Co-authorship and negotiation: The interview as act of creation

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    The impact of adding assistants in nursing to acute care hospital ward nurse staffing on adverse patient outcomes: An analysis of administrative health data

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    Objectives The aim of this study was to assess the impact of adding assistants in nursing to acute care hospital ward nurse staffing on adverse patient outcomes using administrative health data. Design Logistic regression modelling was used with linked administrative health data to examine the association between seven adverse patient outcomes and use of assistants in nursing utilising a pre-test/post-test design. Outcomes included were in-hospital 30-day mortality, failure to rescue, urinary tract infection, pressure injury, pneumonia, sepsis and falls with injury. Setting Eleven acute care metropolitan hospitals in Western Australia. Sample Patients were retained in the dataset if they spent any time on a medical, surgical or rehabilitation ward during their admission and excluded if they only spent time on other ward types, as the outcomes used in this study are only validated for these patient populations. There were 256,302 patient records in the total sample with 125,762 in the pre-test period (2006–2007) and 130,540 in the post-test period (2009–2010). Results The results showed three significant increases in observed to expected adverse outcomes on the assistant in nursing wards (failure to rescue, urinary tract infection, falls with injury), with one significant decrease (mortality). On the non-assistant in nursing wards there was one significant decrease (pneumonia) in the observed to expected adverse outcomes and one significant increase (falls with injury). Post-test analysis showed that spending time on assistant in nursing wards was a significant predictor for urinary tract infection and pneumonia. For every 10% of extra time patients spent on assistant in nursing wards they had a 1% increase in the odds of developing a urinary tract infection and a 2% increase in the odds of developing pneumonia. Conclusion The results suggest that the introduction of assistants in nursing into ward staffing in an additive role should be done under a protocol which clearly defines their role, scope of practice, and working relationship with registered nurses, and the impact on patient care should be monitored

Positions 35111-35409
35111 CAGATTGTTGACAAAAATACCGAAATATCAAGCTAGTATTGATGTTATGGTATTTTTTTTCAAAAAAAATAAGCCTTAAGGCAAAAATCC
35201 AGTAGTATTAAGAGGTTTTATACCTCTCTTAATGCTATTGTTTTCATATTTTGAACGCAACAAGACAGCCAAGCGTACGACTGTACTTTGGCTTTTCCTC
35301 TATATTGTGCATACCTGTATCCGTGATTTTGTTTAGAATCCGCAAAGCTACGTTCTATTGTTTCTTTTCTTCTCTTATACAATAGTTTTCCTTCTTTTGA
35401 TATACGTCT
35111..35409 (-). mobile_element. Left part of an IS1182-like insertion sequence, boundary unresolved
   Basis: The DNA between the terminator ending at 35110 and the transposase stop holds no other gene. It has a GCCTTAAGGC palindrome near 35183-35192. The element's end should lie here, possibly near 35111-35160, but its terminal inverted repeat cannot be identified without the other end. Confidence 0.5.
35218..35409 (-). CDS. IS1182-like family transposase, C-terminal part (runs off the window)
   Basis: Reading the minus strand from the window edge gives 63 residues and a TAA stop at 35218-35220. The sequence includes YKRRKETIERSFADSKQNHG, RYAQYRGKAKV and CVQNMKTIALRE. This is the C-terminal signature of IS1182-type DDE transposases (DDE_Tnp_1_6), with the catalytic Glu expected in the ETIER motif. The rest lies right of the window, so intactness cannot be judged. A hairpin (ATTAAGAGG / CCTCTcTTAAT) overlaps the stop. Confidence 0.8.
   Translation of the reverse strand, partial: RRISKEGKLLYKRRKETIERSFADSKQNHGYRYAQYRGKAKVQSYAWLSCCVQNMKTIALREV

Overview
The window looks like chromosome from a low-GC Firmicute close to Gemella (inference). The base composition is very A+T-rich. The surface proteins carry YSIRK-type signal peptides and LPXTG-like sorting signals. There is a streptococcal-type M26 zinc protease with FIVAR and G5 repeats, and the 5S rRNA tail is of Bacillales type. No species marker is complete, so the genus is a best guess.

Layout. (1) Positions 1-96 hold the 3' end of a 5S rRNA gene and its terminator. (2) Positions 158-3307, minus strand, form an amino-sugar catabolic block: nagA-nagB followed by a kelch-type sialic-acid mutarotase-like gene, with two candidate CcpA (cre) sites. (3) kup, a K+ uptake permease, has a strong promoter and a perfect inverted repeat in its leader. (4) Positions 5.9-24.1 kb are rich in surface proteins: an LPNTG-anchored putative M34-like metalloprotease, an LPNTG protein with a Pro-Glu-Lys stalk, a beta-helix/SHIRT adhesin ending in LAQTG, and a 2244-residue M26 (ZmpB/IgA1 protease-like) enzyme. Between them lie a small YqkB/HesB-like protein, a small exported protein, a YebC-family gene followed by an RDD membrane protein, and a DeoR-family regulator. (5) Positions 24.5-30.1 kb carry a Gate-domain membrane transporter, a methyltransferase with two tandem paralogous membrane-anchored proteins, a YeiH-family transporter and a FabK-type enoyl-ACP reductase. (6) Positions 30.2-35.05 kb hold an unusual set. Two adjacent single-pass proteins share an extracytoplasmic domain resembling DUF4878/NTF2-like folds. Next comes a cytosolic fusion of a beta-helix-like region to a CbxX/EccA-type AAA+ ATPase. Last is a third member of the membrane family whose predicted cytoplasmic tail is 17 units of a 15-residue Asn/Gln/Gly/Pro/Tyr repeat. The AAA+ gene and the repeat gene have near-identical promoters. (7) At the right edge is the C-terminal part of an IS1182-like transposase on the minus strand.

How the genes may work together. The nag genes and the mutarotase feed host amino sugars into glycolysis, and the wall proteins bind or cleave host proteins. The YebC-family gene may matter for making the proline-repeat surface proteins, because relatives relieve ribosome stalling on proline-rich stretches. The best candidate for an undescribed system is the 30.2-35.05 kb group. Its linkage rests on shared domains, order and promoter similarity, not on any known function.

The effect of use 'viva' assessment and perceptions of ability on student's approaches to study in higher education